CEBU, Philippines — Amid furor over heinous crime convicts getting out of prison early under the Good Conduct Time Allowance (GCTA) law, Congress should consider passing new legislation that would give trial courts the leeway to render “life sentences without parole” to extremely ruthless criminals, said Cebu Representative Eduardo Gullas.
Gullas said that America, for one, has more than 50,000 convicts currently serving life without parole and are never getting out of prison. He believes a similar penalty is can be of use in the Philippines.
“The severe punishment is as good as locking up a convict and throwing away the key,” Gullas said.
Gullas made the statement amid the public outcry over the early release of heinous crime convicts due to “ambiguities” in the GCTA law and allegations that loopholes in the 2013 law have enabled corrupt prison officials to “sell” allowances to convicts.
“Clearly, there are violent and dangerous criminals who should be incarcerated for the rest of their natural lives to satisfy the demands of justice and to protect the general public. Thus, the option of life sentence without parole,” Gullas said.
At present, under the Revised Penal Code, the maximum penalty for convicted criminals is reclusion perpetua or 30 to 40 years in prison. The convict is also eligible for possible conditional early release after 15 to 20 years.
Gullas, meanwhile, confirmed Cagayan de Oro City Rep. Rufus Rodriguez’s previous statement that it was the Senate’s idea in the 15th Congress to increase the Revised Penal Code’s GCTA for convicts.
“But there’s really no point in finger-pointing now, because ultimately the GCTA Law was an act of Congress. So the entire Congress has to accept responsibility for any lack of clarity in the law,” Gullas said.
Just the same, Gullas explained that in the 15th Congress, House Bill 417 simply proposed that time spent during “preventive imprisonment” be counted as part of the offender’s overall time served after conviction and sentencing – the standard practice in most of the modern world.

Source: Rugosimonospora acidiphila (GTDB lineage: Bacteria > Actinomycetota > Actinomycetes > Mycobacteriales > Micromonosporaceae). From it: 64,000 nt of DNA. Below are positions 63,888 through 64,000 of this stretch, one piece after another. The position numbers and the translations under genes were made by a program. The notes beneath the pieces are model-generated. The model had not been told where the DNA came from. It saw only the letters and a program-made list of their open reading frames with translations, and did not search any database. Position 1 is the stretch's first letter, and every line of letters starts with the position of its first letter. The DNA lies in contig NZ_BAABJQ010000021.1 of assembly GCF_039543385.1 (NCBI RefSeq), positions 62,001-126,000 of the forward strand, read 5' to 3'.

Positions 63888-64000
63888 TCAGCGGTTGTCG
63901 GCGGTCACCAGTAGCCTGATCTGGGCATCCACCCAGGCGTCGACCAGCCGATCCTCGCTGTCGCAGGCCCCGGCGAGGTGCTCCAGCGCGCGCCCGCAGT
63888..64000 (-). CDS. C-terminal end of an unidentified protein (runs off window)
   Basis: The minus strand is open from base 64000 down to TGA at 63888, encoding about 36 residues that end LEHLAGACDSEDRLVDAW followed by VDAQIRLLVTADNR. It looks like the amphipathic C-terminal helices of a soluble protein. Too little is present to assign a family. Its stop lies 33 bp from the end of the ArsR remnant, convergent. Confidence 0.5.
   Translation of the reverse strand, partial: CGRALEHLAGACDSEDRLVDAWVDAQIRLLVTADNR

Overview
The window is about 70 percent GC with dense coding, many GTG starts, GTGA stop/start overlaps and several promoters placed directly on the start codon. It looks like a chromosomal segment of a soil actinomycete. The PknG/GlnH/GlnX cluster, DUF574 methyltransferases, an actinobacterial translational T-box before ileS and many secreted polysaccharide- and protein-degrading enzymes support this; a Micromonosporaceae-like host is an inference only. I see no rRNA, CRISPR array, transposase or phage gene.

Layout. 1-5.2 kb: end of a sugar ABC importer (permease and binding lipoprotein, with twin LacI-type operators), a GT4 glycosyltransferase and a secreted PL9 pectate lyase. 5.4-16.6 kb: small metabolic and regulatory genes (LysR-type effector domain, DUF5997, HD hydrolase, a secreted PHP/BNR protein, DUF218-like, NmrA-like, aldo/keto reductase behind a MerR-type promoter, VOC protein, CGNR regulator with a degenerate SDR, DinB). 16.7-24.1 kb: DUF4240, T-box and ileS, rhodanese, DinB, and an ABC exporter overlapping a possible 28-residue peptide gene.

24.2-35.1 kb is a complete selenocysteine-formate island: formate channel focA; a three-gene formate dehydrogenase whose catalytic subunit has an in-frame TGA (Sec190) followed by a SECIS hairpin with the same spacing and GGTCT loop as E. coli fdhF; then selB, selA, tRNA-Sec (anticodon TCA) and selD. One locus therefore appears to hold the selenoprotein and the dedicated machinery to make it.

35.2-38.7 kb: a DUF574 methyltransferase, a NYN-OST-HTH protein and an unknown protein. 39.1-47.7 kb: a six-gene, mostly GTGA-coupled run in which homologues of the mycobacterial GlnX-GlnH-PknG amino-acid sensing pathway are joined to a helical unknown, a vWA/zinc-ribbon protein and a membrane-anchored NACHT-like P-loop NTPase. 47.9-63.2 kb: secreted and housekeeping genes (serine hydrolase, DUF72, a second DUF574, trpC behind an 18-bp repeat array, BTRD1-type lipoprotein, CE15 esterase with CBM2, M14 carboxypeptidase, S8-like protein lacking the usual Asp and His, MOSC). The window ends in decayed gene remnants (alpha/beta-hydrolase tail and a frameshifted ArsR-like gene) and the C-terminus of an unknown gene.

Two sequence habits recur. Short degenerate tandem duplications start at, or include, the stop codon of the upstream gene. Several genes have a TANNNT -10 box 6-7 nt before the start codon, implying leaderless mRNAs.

Preventive imprisonment basically refers to time spent in detention while the accused is still facing trial in court or prior to conviction and sentencing in cases on non-bailable offenses.
Gullas said, however, that when HB 417 reached the Senate, the upper house pushed for and incorporated the increase in the GCTA for convicts.
“The House at the time had to go along with the proposal of the Senate in order to get the combined measure approved,” Gullas said.
HB 417 was authored by then Aurora Rep. and now Sen. Juan Edgardo Angara and Rodriguez. Gullas and six other House members co-authored the bill.
One more surrender
In a related development, another convict released under the GCTA turned himself over to authorities in Cebu last Saturday afternoon.
Seventy-year-old Virgilio Banzon of Barangay Tayud, Consolacion surrendered to the Consolacion Police and has been turned over to the Criminal Investigation and Detection Group (CIDG).
Banzon was convicted for double murder and frustrated murder on February 28, 1996 and was released last October 26, 2018. He was around 40 years old when he committed the crime.
He said he never requested to be considered for a GCTA release. He believes that he was considered because of his clean behavior at the Bilibid prisons.
“Gani, nalipay man gani ko sa dihang gitawagan ko nga makalaya nako kay wala man gyud ko magdahom kay wala ko magsulat… nagpaabot lang ko kung kanus-a ko nila pagawason, muna nga dako kaayo akong kalipay (I was happy when I was called and informed that I would be freed because I did not expect it, I did not apply for it… I was just waiting to be released so I was very happy),” he told The Freeman.
Outside of prison, he reportedly spent his time trying to live a normal life by tending to the garden and animals at his sister’s property in Consolacion where he lived.
He reportedly lived alone because he never heard from his children after his wife died in 2014. He said his family never visited him in jail and he never met any of them when he was released.
Now, he will be back in the company of convicts.
“Siyempre, naguol gyud ko kay sa 29 nako ka-tuig didto sa New Bilibid Prison, nagtinarong gyud kog maayo didto aron ma-earn nako ang GCTA nga insakto (I am very sad, of course, because for 29 years at the New Bilibid Prison, I behaved properly so that I can earn the GCTA),” Banzon said.
Saying that he deserves the GCTA consideration, he urged President Rodrigo Duterte to allow him to stay out of jail, even volunteering to appear before the police weekly just so he can be monitored.
“Unta iya nalang untang tugotan ba manginabuhi nga malinawon (I hope he will allow me to live peacefully),” he said.
Last week, Duterte said convicts released under the GCTA who will not surrender within 15 days will be considered fugitives. He ordered the immediate rearrest of at least 1,700 convicts freed through the GCTA law. (FREEMAN)